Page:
April 7 (UPI) -- Technologies designed to convert CO2 into biofuels and useful chemicals have mostly been confined to the laboratory, limited in their scale and efficiency -- until now.
Engineers in South Korea have developed a large-scale electrochemical CO2 conversion system, as well as a scalable method for producing the catalyst.
The new sea urchin-shaped nano copper catalyst electrode -- described Wednesday in the journal Nano Energy -- is able to convert CO2 into large quantities of ethylene, a hydrocarbon used to make plastics, synthetic rubber and common materials.
"The findings of this study are expected to make a substantial contribution to the commercialization of an electrochemical carbon dioxide conversion system," study lead author Hyung-Suk Oh, researcher at the Korean Institute of Science and Technology, said in a news release.
The copper catalyst features an array of irregular spines -- long and short, thick and thick -- recalling the appearance of a sea urchin. The catalyst's unique shape helps it convert CO2 with greater efficiency while using less electricity.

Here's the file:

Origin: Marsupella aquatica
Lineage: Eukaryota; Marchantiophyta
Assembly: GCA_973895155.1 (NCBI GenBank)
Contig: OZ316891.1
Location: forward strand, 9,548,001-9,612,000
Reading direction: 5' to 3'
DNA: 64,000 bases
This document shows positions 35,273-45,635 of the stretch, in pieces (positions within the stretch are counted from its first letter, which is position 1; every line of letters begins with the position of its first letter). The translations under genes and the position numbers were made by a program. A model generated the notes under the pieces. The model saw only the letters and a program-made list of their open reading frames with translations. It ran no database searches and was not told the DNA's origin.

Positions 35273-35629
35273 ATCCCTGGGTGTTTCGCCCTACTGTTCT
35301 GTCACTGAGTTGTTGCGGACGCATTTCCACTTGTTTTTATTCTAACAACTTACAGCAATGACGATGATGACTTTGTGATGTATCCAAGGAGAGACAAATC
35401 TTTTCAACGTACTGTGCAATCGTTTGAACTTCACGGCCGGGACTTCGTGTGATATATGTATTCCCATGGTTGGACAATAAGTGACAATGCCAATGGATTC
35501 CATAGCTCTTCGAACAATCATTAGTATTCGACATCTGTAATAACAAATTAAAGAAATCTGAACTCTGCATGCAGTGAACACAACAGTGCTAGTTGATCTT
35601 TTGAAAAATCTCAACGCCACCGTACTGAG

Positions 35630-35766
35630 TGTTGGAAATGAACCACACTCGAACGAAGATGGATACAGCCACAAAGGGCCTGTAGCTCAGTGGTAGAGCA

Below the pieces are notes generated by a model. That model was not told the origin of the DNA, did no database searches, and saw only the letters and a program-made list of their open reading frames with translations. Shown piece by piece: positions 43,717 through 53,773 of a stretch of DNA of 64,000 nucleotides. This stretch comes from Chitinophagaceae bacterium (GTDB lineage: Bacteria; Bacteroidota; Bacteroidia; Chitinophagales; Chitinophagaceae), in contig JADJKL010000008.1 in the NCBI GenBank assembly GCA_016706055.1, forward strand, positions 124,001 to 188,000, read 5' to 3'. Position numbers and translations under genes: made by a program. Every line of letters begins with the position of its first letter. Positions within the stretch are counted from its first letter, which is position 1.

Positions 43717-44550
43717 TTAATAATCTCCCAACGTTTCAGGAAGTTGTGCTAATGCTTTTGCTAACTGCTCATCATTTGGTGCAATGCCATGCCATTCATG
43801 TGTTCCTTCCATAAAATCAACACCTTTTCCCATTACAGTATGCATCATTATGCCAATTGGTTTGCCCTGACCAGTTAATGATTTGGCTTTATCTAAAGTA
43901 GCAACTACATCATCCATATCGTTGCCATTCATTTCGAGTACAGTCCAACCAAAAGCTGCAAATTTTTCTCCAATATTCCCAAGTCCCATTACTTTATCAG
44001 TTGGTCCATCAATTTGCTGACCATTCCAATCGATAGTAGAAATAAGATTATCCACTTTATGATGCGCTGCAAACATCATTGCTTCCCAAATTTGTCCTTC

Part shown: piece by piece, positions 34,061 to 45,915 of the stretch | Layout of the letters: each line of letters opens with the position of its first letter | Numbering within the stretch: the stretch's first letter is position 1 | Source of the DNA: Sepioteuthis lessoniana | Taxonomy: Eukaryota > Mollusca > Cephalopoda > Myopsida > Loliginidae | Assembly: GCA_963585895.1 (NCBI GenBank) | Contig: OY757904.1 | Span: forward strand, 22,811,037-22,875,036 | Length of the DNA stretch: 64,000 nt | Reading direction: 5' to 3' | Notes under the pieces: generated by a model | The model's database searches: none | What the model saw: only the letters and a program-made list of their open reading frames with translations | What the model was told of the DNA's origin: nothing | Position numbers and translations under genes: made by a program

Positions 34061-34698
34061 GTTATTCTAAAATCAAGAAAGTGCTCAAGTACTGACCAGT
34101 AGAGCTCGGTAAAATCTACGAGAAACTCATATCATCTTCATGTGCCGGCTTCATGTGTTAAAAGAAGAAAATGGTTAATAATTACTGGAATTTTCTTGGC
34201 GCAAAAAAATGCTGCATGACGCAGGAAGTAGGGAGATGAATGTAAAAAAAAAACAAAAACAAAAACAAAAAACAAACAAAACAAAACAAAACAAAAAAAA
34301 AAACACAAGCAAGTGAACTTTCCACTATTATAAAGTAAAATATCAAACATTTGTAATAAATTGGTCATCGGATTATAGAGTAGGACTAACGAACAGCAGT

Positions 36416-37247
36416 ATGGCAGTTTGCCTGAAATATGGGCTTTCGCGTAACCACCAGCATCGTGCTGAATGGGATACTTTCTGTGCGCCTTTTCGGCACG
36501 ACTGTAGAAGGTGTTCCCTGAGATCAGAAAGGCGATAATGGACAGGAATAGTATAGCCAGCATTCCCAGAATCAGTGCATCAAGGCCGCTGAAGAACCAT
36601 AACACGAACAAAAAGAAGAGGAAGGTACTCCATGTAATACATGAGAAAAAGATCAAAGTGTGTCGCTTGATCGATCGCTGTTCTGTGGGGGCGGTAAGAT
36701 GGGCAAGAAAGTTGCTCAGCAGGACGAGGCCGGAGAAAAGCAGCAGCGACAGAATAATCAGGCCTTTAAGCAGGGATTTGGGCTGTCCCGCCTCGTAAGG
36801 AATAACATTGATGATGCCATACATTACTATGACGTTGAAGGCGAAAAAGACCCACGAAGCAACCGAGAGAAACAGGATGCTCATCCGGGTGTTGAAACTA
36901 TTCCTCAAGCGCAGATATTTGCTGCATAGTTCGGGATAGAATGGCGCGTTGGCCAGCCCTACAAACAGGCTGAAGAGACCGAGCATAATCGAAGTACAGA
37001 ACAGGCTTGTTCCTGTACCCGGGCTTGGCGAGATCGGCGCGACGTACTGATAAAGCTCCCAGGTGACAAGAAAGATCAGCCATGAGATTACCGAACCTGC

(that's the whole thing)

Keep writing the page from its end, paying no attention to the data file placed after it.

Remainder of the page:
Equally as important, production of the stackable catalyst can be easily scaled.
Researchers were able to boost the efficiency of the catalyst by adding copper hydroxide and copper oxide, a pair of alkaline substances.
Real-time imaging instruments, including X-ray absorption spectroscopy, revealed the benefits of the catalyst's unique chemical properties during the reactive process.
"Our findings provide a new strategy for converting CO2 to C2H4, which is expected to accelerate the commercialization of high-value chemical production through electrochemical CO2 reduction," the researchers wrote in their paper.
The scientists said they plant to scale their technology in followup tests, with the hopes of preparing the catalyst for commercialization.